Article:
OR WAIT null SECS
Thai researchers assigned 121 patients undergoing heart bypass surgery to placebo or curcuminoids.
Turmeric’s anti-inflammatory potential may offer heart protection following a surgery called coronary artery bypass grafting (CABG), according to research published in The American Journal of Cardiology.
Previous research has found cardioprotective potential when humans or animals supplemented with curcuminoid, an active compound found in turmeric root and popularly marketed in dietary supplements.
CABG, also known as heart bypass surgery, is a method of treating coronary heart disease. The procedure is not without its own post-procedure risks, which include heart attack, stroke, and pain.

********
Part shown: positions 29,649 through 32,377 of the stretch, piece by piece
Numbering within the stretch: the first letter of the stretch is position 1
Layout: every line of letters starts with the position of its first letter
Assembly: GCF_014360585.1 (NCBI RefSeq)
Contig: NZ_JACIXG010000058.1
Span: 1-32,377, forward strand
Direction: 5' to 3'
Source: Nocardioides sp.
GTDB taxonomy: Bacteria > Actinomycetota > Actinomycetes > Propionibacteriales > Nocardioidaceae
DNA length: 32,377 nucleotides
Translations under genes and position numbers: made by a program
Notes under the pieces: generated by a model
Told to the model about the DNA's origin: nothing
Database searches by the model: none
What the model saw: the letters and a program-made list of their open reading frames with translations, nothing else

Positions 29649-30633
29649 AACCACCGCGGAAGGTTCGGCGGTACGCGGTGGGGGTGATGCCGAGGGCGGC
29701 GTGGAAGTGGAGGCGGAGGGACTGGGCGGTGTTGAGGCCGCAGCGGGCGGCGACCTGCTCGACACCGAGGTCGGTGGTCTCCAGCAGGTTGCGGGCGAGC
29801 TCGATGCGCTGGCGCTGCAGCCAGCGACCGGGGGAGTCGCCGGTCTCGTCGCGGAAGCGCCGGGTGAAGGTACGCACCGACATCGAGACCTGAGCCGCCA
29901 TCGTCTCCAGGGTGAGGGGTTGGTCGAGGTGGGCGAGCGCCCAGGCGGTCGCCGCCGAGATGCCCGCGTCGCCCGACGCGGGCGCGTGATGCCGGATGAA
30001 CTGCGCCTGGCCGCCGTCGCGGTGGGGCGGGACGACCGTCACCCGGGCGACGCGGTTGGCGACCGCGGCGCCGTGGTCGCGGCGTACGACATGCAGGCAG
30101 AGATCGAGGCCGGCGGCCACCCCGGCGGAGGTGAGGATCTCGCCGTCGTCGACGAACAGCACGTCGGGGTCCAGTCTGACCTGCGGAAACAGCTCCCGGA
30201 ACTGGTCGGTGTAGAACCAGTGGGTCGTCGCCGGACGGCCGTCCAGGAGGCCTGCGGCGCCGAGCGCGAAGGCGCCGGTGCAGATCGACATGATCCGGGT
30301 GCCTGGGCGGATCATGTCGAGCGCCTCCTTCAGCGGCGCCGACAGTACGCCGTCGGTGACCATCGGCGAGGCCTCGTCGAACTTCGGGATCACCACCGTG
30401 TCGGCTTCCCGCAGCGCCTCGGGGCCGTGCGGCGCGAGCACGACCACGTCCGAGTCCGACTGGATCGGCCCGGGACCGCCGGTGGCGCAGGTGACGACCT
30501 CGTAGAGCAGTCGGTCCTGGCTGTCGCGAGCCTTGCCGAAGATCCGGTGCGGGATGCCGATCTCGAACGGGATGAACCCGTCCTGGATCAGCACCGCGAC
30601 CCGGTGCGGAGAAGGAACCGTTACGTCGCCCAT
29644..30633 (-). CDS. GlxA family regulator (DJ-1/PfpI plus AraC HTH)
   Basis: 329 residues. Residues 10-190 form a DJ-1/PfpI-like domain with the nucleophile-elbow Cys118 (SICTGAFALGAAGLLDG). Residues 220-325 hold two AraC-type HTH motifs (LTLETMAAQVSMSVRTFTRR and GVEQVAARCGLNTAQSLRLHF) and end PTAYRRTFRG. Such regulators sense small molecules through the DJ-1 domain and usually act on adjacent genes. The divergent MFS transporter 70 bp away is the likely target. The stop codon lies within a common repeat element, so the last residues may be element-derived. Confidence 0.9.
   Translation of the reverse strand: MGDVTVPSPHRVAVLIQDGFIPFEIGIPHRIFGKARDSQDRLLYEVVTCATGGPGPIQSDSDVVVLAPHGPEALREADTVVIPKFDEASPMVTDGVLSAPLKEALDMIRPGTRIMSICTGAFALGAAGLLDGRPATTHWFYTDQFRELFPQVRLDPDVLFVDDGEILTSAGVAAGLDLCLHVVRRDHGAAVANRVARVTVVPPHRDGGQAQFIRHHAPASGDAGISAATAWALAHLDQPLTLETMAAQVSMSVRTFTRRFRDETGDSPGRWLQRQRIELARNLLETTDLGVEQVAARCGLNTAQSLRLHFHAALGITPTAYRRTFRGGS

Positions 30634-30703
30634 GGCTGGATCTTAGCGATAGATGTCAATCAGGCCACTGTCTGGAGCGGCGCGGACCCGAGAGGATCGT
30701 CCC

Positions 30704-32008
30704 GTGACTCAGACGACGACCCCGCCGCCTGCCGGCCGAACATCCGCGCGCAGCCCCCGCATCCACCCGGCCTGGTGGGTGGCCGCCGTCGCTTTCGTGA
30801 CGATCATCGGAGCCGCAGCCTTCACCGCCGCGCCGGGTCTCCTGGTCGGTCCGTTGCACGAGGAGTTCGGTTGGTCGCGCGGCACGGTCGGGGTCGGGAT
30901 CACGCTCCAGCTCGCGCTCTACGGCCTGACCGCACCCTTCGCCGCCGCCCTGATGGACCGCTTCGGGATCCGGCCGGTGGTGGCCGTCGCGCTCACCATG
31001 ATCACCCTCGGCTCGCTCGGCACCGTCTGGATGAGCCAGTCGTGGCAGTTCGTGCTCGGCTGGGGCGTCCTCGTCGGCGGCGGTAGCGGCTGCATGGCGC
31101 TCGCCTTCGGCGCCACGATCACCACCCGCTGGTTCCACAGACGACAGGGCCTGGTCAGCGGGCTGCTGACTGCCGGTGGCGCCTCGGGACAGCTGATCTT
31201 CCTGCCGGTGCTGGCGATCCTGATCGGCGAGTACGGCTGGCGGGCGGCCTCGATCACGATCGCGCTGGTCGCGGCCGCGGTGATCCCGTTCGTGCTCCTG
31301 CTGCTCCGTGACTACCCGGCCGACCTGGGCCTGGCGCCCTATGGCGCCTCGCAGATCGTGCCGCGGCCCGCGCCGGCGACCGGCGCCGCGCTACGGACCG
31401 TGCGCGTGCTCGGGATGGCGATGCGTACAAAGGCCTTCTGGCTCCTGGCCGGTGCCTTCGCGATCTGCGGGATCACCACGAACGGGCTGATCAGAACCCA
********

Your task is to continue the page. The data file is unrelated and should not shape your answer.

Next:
Thai researchers recruited 121 subjects scheduled to undergo CABG and assigned them to 4 g of curcuminoid (an active compounds in turmeric) or placebo daily. Supplementation began three days before surgery and continued until five days after surgery.
Subjects who supplemented with placebo experienced a 30% risk of heart attack after surgery, compared with a lesser 13% risk in the curcuminoid group. Other markers of pain and inflammation, including C-reactive protein and malondialdehyde, were improved with curcumin over placebo.
The researchers suspect that the antioxidant and anti-inflammatory effects of curcuminoids may have been responsible for heart-protective effects.